Combine Usability Metrics Into Single Scores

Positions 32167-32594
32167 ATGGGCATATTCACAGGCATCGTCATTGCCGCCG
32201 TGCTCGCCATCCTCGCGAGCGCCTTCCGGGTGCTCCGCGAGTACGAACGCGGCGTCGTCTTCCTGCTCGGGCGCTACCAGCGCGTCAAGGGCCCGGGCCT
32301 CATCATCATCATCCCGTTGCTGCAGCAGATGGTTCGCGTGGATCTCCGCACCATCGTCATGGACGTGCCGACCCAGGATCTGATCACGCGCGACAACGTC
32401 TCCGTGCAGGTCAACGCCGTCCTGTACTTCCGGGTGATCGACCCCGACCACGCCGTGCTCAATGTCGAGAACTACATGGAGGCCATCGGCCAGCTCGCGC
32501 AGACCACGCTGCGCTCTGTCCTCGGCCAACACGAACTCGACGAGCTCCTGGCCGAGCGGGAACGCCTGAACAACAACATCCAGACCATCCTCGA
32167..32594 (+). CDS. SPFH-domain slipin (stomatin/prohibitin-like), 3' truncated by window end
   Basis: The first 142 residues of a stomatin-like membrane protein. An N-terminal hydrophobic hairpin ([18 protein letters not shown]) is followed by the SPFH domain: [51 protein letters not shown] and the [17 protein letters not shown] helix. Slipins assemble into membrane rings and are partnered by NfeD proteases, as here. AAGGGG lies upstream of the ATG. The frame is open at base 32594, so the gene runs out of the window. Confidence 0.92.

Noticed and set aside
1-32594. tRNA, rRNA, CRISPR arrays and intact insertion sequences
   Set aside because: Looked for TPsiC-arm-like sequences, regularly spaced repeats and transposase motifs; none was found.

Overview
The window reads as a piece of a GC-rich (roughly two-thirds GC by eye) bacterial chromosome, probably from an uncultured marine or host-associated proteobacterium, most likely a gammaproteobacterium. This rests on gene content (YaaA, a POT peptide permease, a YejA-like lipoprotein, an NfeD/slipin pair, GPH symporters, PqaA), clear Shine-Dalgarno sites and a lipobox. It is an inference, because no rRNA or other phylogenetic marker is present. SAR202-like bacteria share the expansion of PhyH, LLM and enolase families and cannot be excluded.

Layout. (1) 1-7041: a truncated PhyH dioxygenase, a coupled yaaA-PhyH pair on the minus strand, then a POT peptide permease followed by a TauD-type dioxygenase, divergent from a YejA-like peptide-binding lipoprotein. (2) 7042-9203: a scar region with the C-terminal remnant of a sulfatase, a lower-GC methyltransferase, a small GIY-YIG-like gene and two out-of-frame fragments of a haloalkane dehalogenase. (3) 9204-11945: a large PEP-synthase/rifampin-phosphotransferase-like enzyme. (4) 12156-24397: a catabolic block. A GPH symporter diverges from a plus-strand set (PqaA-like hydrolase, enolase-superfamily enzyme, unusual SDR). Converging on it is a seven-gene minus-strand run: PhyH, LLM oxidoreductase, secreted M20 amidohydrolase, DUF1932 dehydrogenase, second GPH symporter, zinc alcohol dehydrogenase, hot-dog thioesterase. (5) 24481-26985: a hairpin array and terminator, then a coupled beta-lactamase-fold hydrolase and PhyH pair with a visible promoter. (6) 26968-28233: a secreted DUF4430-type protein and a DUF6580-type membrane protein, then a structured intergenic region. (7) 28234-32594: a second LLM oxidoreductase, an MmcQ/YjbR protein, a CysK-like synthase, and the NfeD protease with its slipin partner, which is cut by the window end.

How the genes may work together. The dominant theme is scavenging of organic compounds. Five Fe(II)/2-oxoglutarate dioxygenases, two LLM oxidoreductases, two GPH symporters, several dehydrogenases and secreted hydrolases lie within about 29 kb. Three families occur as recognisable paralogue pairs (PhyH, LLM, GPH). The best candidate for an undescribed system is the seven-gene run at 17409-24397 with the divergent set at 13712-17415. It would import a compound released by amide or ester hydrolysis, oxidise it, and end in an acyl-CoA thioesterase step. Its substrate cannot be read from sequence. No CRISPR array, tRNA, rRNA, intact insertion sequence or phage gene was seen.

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Throughout the history of statistics, there has been an initial reluctance to combine measurements in any way, typically followed by empirical and theoretical work that supports the combination. For example, before the mid-17th century, astronomers would not average their observations—“the idea that accuracy could be increased by combining measurements made under different conditions was slow to come”. We are now so used to the arithmetic mean that we often don’t give a second thought to computing it (and in some situations we really should). But what about combining similar measurements from different sources into a composite metric? That’s exactly what we do when we compute a stock index such as the Dow-Jones Industrial Average. We are comfortable with this type of combined score, especially given its successful use for over 100 years, but that level of comfort was not always in place. When William Stanley Jevons published analyses in which he combined the prices of different commodities into an index to study the global variation in the price of gold in the mid-19th century, he met with significant criticism. Stock and commodity indices at least have the common metric of price. What about the combination of different metrics, for example, the standard usability metrics of successful completion rates, completion times, and satisfaction? The statistical methods for accomplishing this task, based on the concepts of correlation and regression, appeared in the early 20th century and underwent an explosion of development in its first half (Cowles, 1989), producing principal components analysis, factor analysis, discriminant analysis, and multivariate analysis of variance (MANOVA). Lewis (1991) used nonparametric rank-based methods to combine and analyze time-on-task, number of errors, and task-level satisfaction in summative usability tests. Conversion to ranks puts the different usability metrics on a common...
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